Mammal Species of the World Logo



SPECIES Apodemus peninsulae

Author:Thomas, 1906.
Actual Date:1907
Citation:Proc. Zool. Soc. Lond., 1906: 862.
Common Name:Korean Field Mouse
Type Locality:Korea, 110 mi SE of Seoul, Mingyoung.
Distribution:A northern segment in S Siberia from Altai Mtns in the west to Ussuri region in the east (Gromov and Erbajeva, 1995; Reiter et al., 1995, who documented occurrence on Svjatoj Nos peninsula and isthmus in Lake Baikal), and the Russian island of Sakhalin (Abe et al., 1996) and Japanese island of Hokkaido (Dobson, 1994; Kaneko, 1994); an eastern arm ranging south through E Mongolia and NE China (Heilongjiang, Jilin, Liaoning, Hebei, and E Nei Mongol), and the Korean Peninsula (Won and Smith, 1999); then extending westward through N China (Shanxi, Shaanxi, SE Gansu to SE Qinghai), and south through SW Sichuan to NW Yunnan and E Xizang (Tibet). We are unaware of any records south of NW Yunnan and west of about 92 E longitude. Musser and Carleton (1993) incorrectly included the Chinese province of Xinjiang within the range, but only A. agrarius and A. uralensis (recorded as A. sylvaticus tsherga) are known from that region (Ma et al., 1987). The distribution outlined here is based upon our study of museum specimens (Musser et al., 1996) and the references cited above, and is similar to the distribution described by Wang (2003) and Zhang et al. (1997).
Status:IUCN Lower Risk (lc).

Apodemus group. Usually considered a member of subgenus Alsomys (Pavlinov et al., 1995a) but placed in subgenus Apodemus by Pavlinov and Rossolimo (1987) and Mezhzherin and Zykov (1991), and included in an Apodemus Group by Musser et al. (1996) based upon morphology, which has been consistently corroborated by analyses of allozymes and sequences from mtDNA cytochrome b and nuclear DNA (Chelomina, 1998; Chelomina et al., 1998b; Filippucci et al., 2002; Liu et al, 2004; Mezhzherin, 1997a; Michaux et al., 2002a; Seriwaza et al., 2000; Suzuki et al., 2003). The Chinese qinghaiensis was described as a subspecies (Feng et al., 1983). Corbet (1978c) listed nigritalus as a synonym of A. sylvaticus, but the holotype is A. peninsulae (Musser and Carleton, 1993; Musser et al., 1996; Pavlinov and Rossolimo, 1987). Apodemus peninsulae is sympatric with the smaller-bodied A. uralensis in the Altai region, which Hollister (1913b) had noted (but under different names; see Ellerman and Morrison-Scott, 1951:567). In a revision of N Eurasian species of Apodemus, Mezhzherin (1997a) used the older name major instead of peninsulae, but major is twice preoccupied (see Ellerman and Morrison-Scott, 1951:566).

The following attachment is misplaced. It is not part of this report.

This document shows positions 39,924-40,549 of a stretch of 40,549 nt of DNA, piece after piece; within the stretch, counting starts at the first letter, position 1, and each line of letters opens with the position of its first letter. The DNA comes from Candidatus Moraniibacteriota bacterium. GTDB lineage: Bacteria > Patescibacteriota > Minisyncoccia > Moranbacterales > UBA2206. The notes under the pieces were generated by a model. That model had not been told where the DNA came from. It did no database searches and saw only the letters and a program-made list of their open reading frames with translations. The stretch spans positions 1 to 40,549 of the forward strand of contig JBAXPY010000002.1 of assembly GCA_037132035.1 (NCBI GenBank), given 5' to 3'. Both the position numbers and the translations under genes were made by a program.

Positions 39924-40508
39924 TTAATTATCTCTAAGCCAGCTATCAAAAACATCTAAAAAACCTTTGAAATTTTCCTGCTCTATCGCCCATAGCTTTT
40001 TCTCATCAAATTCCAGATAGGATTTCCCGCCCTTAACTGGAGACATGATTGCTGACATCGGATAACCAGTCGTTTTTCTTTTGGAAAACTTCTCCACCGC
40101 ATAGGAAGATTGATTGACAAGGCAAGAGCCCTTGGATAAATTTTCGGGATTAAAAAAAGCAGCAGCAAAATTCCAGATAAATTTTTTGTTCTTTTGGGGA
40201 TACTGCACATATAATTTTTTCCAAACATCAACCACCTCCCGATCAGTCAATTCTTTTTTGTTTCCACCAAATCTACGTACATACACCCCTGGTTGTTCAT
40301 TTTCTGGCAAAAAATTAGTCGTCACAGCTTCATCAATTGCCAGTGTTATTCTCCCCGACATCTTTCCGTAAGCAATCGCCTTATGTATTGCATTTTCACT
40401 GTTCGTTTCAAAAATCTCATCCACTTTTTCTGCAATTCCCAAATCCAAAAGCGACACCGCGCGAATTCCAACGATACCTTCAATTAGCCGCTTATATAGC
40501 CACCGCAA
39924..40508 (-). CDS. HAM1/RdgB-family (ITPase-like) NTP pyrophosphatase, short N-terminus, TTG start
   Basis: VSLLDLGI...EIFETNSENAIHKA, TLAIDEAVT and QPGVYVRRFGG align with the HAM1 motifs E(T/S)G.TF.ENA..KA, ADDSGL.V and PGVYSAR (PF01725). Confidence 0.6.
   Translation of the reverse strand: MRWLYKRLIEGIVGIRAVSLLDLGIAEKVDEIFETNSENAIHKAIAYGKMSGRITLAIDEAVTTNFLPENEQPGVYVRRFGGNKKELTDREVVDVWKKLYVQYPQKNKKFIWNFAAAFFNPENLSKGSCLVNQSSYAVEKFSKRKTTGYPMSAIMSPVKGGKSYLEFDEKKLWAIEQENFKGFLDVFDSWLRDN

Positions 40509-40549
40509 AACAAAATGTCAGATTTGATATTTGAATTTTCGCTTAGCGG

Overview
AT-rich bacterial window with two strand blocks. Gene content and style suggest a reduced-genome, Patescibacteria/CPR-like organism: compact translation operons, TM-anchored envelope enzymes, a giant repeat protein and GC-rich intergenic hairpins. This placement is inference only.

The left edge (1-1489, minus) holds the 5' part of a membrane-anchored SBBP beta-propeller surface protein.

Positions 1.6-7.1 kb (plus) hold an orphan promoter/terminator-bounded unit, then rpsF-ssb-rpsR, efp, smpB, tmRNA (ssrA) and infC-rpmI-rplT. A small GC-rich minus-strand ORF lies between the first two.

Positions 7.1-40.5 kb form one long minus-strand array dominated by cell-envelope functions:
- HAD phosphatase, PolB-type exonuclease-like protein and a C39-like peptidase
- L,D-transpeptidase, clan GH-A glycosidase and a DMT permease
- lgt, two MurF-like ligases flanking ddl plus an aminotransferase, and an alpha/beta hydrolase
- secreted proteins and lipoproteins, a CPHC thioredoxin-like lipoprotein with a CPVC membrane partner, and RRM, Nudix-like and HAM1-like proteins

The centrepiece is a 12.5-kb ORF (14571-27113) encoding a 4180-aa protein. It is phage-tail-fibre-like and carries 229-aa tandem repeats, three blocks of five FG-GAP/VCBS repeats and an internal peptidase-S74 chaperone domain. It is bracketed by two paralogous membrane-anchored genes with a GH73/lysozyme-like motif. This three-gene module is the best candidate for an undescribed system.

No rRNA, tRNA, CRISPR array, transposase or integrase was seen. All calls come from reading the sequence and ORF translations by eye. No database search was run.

Available chromosomal information consists of karyotype description (Chen et al., 1996), and B-chromosomal analyses and references to chromosomal studies of A. peninsulae (Bekasova et al., 1980; Borisov and Malygin, 1991; Karamysheva et al., 2002; Kartavtseva et al., 2000; Kolomiets et al., 1988). Biochemical systematics and biogeographical implications in reference to A. speciosus and the Hokkaido giliacus reported by Saitoh et al. (1989), who also reviewed the contrasting treatment of giliacus as either a subspecies of A. peninsulae or a separate species. Molecular and chromosomal variation along with its geographic significance investigated (under the name Alsomys major) by Mezhzherin (2001a). Korean samples have been the subject of studies involving variation of mtDNA restriction fragments (Koh et al., 1995b) and morphometric and chromosomal analyses (Koh, 1988); morphometric variation among Chinese and Korean samples elucidated by Koh and Lee (1994) and Koh et al. (1996). The latter authors included a sample from NE Xinjiang in their study, but its much smaller body size compared with their other samples of true peninsulae from E China and Korea suggests their Xinjiang sample represents the small-bodied A. uralensis, which occurs in the region. Phylogenetic analyses of mtDNA cytochrome b and nuclear IRBP sequences isolated A. peninsulae as a separate lineage in a larger clade containing A. speciosus, an A. agrarius-A. chevrieri cluster, and a A. draco-A. semotus-A. latronum group, which represents an evolutionary lineage separate from the more ancient radiations producing the Nepalese A. gurkha and Japanese A. argenteus (Suzuki, et al., 2003). Liu et al. (2004) could not resolve phylogenetic affinities among A. peninsulae, A. speciosus, A. chevreri, and A. agrarius using complete mtDNA cytochrome b sequences. Musser et al. (1996) outlined the pattern of geographic variation derived from qualitative inspection of their material, which is similar to that revealed by multivariate analysis of morphometric variation (Koh and Lee, 1994; Koh et al., 1996).

The taxon tscherga has been treated as a subspecies of A. sylvaticus (Ellerman and Morrison-Scott, 1951; Liu et al., 2002; Ma et al., 1987; Pavlinov and Rossolimo, 1987) or a synonym of either A. uralensis (Musser and Carleton, 1993) or A. peninsulae (Corbet, 1978c). Mezhzherin (1997a) explained that its original description suggested a composite of A. sylvaticus and A. peninsulae, but Kuznetzov studied the type series and identified all the specimens as A. peninsulae (or A. major, the name preferred by the Russians). Fragments identified as A. peninsulae have been recovered from late Pleistocene cave sediments in the Sichuan-Quizhou region of S China (Zheng, 1993) and fissure fillings in the Shandong area (Zheng et al., 1997).




    giliacus (Thomas, 1907)
    major (Radde, 1862)
    majusculus (Turov, 1924)
    nigritalus Hollister, 1913
    praetor Miller, 1914
    qinghaiensis Feng, Zheng and Wu, 1983
    rufulus (Dukelski, 1928)
    sowerbyi Jones, 1956
    tscherga (Kastchenko, 1899)

  Bucknell Home Page   Biology Department Home Page


©Bucknell Univesity All Rights Reserved
Comments and questions to